The Defectors, Women at Work: That’s All She Wrote!

This season of The Defectors is sponsored by The Defector Academy Suite, a series of coaching activities designed to help you discern your path. If you’re even thinking about a life beyond campus, explore the trio of options available to you to work through these thoughts and ideas with me as your co-pilot! Don’t want in, but still love the series? Consider donating to keep it going!

wooden post fence, surrounded by flowering trees, with "The Defectors: Women at Work" overlaid in white text

Today marks the end of the 2019 edition of The Defectors blog series. After four “seasons” of collecting and sharing the stories who have made their departure from campus-based student affairs work, I never tire of reading or hearing about these journeys. There’s something new to be learned from each contributor’s experience. Here, I want to share some takeaways from the series as a whole—grounded in the framework of the Defector Academy program that is sponsoring this year’s series.

Defining Your Values

So many of this year’s journeys were guided by first taking time to identify what the participants valued. Valerie chose to embark upon this clarity exercise with the help of a therapist, while Liana did so with the help of an online seminar. The precise method doesn’t make a huge difference, so long as you use this opportunity to be honest about who you are, what matters to you, and how you intend to search for it in your work.

Liza said it best during our conversation:

[o]ne of my biggest reasons for defecting is realizing that I had a lot to offer, that my training and my academic background and my passion and skill set for being a strategic partner could be done on a much bigger scale […]

Taking the time to really pin down what matters to you before you embark on the transition, will ground you even as you find yourself surrounded by options. And you will be surrounded by options.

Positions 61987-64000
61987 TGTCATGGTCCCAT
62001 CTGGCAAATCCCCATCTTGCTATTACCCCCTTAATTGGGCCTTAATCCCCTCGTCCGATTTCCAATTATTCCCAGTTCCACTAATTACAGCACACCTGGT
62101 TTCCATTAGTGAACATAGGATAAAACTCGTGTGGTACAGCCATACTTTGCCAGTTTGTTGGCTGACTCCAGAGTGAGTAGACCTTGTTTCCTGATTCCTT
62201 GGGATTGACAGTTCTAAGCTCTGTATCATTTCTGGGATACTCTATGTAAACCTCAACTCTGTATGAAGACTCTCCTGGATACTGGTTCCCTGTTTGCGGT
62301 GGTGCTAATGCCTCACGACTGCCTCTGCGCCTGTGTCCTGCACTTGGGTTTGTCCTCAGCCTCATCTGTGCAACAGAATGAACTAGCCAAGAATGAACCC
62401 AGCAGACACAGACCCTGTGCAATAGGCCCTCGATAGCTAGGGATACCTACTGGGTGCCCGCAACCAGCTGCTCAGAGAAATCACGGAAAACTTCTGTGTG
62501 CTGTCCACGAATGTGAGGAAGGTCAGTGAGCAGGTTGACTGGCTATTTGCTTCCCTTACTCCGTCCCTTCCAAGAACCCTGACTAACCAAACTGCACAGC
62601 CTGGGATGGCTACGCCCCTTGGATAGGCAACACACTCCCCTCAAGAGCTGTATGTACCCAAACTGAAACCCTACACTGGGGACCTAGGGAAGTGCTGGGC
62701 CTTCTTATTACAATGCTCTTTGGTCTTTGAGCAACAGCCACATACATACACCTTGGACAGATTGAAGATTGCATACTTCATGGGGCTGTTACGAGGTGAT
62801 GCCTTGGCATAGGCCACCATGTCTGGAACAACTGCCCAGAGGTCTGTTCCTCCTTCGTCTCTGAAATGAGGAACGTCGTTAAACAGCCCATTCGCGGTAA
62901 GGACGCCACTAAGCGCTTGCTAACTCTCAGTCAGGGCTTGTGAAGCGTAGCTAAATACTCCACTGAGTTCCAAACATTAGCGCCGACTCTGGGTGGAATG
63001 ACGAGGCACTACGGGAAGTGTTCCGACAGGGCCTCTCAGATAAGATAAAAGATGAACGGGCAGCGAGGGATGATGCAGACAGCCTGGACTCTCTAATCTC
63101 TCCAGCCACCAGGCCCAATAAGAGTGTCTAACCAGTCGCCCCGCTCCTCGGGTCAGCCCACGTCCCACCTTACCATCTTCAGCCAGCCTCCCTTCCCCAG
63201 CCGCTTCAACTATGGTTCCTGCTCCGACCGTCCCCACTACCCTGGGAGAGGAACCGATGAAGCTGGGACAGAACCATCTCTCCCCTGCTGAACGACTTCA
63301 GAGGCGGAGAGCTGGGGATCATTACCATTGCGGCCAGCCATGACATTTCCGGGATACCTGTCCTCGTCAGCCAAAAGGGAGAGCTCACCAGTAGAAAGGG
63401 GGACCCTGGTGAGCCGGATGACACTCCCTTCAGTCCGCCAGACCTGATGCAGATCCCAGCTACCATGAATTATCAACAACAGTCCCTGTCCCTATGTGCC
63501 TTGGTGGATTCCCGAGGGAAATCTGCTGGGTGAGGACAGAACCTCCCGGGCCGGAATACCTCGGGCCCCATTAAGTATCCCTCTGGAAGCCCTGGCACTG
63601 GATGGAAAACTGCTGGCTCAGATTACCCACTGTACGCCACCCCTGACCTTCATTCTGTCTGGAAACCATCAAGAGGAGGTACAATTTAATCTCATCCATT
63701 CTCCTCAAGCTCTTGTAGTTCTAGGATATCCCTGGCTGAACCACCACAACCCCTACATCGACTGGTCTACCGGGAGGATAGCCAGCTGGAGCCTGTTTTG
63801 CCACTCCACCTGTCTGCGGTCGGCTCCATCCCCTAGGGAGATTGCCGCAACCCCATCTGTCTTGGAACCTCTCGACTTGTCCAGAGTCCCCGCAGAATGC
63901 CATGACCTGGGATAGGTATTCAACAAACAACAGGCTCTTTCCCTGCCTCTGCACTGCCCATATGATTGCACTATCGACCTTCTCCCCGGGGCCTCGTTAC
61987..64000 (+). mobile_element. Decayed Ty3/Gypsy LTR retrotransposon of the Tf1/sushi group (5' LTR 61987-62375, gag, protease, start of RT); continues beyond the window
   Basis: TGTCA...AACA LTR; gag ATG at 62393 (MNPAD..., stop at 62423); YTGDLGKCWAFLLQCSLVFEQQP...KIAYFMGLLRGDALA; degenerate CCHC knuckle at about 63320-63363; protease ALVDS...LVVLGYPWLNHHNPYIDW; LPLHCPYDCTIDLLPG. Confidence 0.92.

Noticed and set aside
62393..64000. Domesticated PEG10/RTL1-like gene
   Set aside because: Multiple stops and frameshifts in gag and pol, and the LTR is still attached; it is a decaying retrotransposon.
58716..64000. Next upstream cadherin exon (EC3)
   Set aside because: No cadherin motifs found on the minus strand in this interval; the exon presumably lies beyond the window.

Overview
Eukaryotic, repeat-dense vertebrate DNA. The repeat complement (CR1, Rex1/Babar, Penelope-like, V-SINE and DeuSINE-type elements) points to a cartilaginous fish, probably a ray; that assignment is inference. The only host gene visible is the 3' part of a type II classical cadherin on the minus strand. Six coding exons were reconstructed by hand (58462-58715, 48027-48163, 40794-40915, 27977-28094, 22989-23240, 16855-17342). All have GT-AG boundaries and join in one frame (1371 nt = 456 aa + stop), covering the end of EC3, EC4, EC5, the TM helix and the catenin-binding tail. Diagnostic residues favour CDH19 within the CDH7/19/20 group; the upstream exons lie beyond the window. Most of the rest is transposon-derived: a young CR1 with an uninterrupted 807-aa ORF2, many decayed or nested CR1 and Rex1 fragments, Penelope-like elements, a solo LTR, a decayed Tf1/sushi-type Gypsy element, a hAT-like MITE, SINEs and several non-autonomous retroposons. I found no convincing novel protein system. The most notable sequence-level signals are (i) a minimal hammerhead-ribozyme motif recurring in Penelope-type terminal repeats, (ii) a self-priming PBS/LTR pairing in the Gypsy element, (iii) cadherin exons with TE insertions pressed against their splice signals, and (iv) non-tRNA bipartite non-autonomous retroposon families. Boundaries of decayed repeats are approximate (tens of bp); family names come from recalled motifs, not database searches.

Identifying Your Strengths and Mapping Their Utility

I often field the question, “what can I do with the skills and experiences I’ve had?” I’m not being flippant when I say “nearly anything you want!” in response. We have consultants and instructors among this year’s participants, yes, but we also have a PureBarre studio owner and a dating coach and image consultant. If you’re open-minded to letting what you enjoy and are curious about, converge with what you’re skilled at and can competently do, your scope has the capacity to be wide. And it should be!

Assemble Your Crew

Changing career paths can be an isolating proposition, particularly when our work makes up so much of our identity. Whether the departure is a planned one, or one that suddenly becomes necessary, it is undoubtedly easier to embark upon with the help of friends, acquaintances, and folx in your networks. Laura D. was unequivocal in noting how Fortify Associates might not have existed without the help of colleagues and connections:

[After] meeting with some of my wonderful friends and people in my network who are a little bit more business savvy and a little bit more marketing savvy , and a little bit more…not higher education savvy, we came to the conclusion that starting my own business […] would be a great thing. And they helped me formulate a business plan and a marketing plan and a name.